Being a PE Teacher: All You Need to Know

PE Teacher

Being a PE Teacher

Being a PE teacher and working in the education system can be incredibly challenging but also hugely rewarding career. Helping young people to have a healthier lifestyle, improve their understanding of their bodies, and to have more confidence in themselves can leave a lasting positive impact on a pupil’s life. PE lessons offer a foundation for all young people to fall in love with physical activity, to interact with each other and the environment in a way that the classroom can’t, and PE teachers have the power to promote wellbeing in a way that other teachers often can’t.

This of course will only happen if those experiences are both positive and meaningful for the pupils. Finding good sources of evidence-informed best practice for PE however, can be hard, which is why we started PE Scholar. Our aim was to offer incredible teaching materials, courses, and insight, to help physical education thrive, and make more of a positive difference to as many young peoples lives as possible.

In this article, we want to head back to basics, to discuss what a PE teacher is, how you become one, and much more. By the end of the article, we hope that anyone who is curious about the role will have a better understanding of the role of a physical education teacher.

What is Physical Education?

Physical education involves a lot more than getting pupils to play a game of football. It’s about developing key skills and attributes to promote human flourishing in children, from helping them to establish valuable a range of movement skills to nurturing the confidence and competence to move well and develop self-motivated individuals who are able to go on into adulthood and lead healthy active lifestyles. Young people can develop essential life skills within PE such as improved communication skills, teamwork, and leadership alongside better physical fitness and much more.

Teaching Physical Education?

To become a PE teacher it can be a long process, and being a good PE teacher can be an even harder process. PE is always evolving at every level to better meet the needs of today’s pupils – that means the why, how and what of PE is ever evolving in response to the needs and motivations of young people and their unique contexts. As we detail on our site, new research is always changing the field, and we owe it to every child to prepare lessons with this new research in mind. We are passionate about ensuring PE stands for Positive Experiences and not Public Embarrassment for all children. PE can provide the springboard for a healthy and active lifestyle and positive relationship with sport, physical activity and movement but it also has the potential to turn young people off.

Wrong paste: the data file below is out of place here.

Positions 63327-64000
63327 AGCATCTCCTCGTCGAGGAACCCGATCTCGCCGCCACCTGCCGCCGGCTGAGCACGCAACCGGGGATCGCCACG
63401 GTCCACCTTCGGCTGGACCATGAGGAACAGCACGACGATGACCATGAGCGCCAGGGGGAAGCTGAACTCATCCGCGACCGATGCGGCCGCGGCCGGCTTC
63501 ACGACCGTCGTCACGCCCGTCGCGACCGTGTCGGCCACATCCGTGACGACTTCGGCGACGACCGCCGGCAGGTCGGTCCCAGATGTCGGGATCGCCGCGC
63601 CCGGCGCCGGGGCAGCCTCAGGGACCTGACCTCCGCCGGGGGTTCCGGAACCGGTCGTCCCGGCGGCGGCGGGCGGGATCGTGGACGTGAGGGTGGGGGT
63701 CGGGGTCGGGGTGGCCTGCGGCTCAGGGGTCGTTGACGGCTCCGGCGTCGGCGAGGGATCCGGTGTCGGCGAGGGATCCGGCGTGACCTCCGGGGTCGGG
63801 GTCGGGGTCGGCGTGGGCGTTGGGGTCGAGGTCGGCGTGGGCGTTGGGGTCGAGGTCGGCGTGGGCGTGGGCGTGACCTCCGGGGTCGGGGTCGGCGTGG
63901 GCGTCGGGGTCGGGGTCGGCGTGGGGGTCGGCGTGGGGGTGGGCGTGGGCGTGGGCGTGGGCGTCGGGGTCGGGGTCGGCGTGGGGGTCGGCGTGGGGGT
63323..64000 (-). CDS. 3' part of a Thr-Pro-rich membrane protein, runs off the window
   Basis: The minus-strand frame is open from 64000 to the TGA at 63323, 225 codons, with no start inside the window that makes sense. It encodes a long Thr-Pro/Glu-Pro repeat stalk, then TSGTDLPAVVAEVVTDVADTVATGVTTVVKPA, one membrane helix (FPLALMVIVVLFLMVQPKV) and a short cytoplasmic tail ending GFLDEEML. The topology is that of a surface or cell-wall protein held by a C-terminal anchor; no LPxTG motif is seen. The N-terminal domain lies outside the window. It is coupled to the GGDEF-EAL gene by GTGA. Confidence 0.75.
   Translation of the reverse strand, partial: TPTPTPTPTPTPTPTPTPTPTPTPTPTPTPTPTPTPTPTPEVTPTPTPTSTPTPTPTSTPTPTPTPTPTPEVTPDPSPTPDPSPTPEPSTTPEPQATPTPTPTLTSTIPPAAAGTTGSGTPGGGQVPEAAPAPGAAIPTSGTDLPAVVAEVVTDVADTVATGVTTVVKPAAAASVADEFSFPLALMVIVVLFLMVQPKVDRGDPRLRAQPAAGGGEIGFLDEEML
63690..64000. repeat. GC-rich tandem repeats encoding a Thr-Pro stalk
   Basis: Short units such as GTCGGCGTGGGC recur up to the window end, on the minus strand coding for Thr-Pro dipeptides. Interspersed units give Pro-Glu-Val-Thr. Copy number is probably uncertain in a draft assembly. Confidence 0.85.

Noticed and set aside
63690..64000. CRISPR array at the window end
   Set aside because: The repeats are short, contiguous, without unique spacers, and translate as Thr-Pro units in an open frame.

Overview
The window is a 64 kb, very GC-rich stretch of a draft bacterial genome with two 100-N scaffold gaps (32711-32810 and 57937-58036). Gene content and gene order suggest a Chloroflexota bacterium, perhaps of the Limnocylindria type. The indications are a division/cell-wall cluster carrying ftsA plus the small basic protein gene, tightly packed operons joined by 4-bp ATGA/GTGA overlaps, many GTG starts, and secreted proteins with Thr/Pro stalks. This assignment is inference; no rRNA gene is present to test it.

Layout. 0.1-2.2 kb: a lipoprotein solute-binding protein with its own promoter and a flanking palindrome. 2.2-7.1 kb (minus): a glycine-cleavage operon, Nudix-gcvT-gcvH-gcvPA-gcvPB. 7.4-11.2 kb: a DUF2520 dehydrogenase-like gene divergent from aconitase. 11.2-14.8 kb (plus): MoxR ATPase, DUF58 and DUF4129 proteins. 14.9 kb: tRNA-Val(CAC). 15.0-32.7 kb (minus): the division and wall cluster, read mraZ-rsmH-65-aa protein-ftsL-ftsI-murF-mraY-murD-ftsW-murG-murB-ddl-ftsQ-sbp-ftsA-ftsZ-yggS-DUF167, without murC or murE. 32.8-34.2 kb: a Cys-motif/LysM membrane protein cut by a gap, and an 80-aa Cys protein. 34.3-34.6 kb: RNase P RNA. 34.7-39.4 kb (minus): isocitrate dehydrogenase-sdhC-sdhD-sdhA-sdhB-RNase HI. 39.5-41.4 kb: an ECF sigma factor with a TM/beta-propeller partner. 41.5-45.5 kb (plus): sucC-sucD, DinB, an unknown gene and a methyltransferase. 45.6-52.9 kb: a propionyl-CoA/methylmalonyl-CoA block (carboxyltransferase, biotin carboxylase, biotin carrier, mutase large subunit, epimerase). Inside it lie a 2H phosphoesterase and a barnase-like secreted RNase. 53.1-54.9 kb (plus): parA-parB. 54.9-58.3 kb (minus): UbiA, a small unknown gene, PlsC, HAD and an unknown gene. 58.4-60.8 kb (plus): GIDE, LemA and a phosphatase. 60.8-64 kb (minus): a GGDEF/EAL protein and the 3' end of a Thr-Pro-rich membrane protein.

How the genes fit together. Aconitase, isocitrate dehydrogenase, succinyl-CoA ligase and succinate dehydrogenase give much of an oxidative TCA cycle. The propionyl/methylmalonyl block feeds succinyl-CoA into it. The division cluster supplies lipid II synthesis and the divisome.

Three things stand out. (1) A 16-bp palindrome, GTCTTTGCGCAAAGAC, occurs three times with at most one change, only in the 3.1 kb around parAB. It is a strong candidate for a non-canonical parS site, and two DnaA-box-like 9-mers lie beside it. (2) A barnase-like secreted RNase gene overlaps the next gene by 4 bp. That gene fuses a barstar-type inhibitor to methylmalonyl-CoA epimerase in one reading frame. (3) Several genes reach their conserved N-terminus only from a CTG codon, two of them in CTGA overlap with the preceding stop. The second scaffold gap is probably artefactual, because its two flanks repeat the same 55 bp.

The ultimate goal of teaching PE should be to make sure that the pupils enjoy and make progress in their lessons with the underpinning aim of nurturing Physical Literacy. If children enjoy PE, they are far more likely to carry on engaging with sport, physical activity and healthy lifestyle choices when they are older.

How to Gain Qualified Teacher Status for PE?

Most PE teachers study for a sports-related degree then complete a Post Graduate Certificate in Education (PGCE), which is a year-long course specifically designed to gain Qualified Teacher Status (QTS). There are a wide range of Initial Teacher Education (ITE) providers ranging from universities to school-based providers. It is also possible possible and increasingly popular to enter straight onto an Undergraduate degree with QTS. Before applying we recommend that you research the role in detail and really consider if choosing a career in teaching is for you.

What happens in the Initial Teacher Training Period?

At first, you will learn about the theory of teaching and shadow teachers. You won’t be placed in charge of a classroom until you are properly prepared. The aim is to arm you with the tools and examples of best practice before you start team teaching and finally taking over whole lessons yourself. It is a staggered approach to make sure that you are ready and can control a classroom by following the various school policies and procedures properly (for example behaviour management). You will be supported by an academic tutor and a school mentor.

Routes to Becoming a PE Teacher?

Alongside the traditional route of a PGCE, you can also have school-led workplace training, which is where you work in a school and train alongside it. Some undergraduate degrees can also have the QTS as part of the course, so be aware of those when applying. There are many routes to becoming a PE teacher, so finding the right one for you is key.

PE Teacher Courses Offered at PE Scholar

Here at PE Scholar, we also offer a variety of different courses to help provide training opportunities for your career progression. We have courses geared towards different aspects of curriculum design, pedagogy, assessment and more. The aim is to offer recourses and knowledge that can improve PE provision and keep your practice at the cutting edge of research informed ideas.

Why Should You Teach PE?

There are many reasons why you should consider a career in teaching PE. For one, it is a great way to help children find and develop their passion for sport and physical activity. Finally, teaching PE can also help children develop social skills such as teamwork and also intra-personal skills such as integrity, resilience and responsibility. Helping young people grow into well rounded adults is certainly very rewarding!

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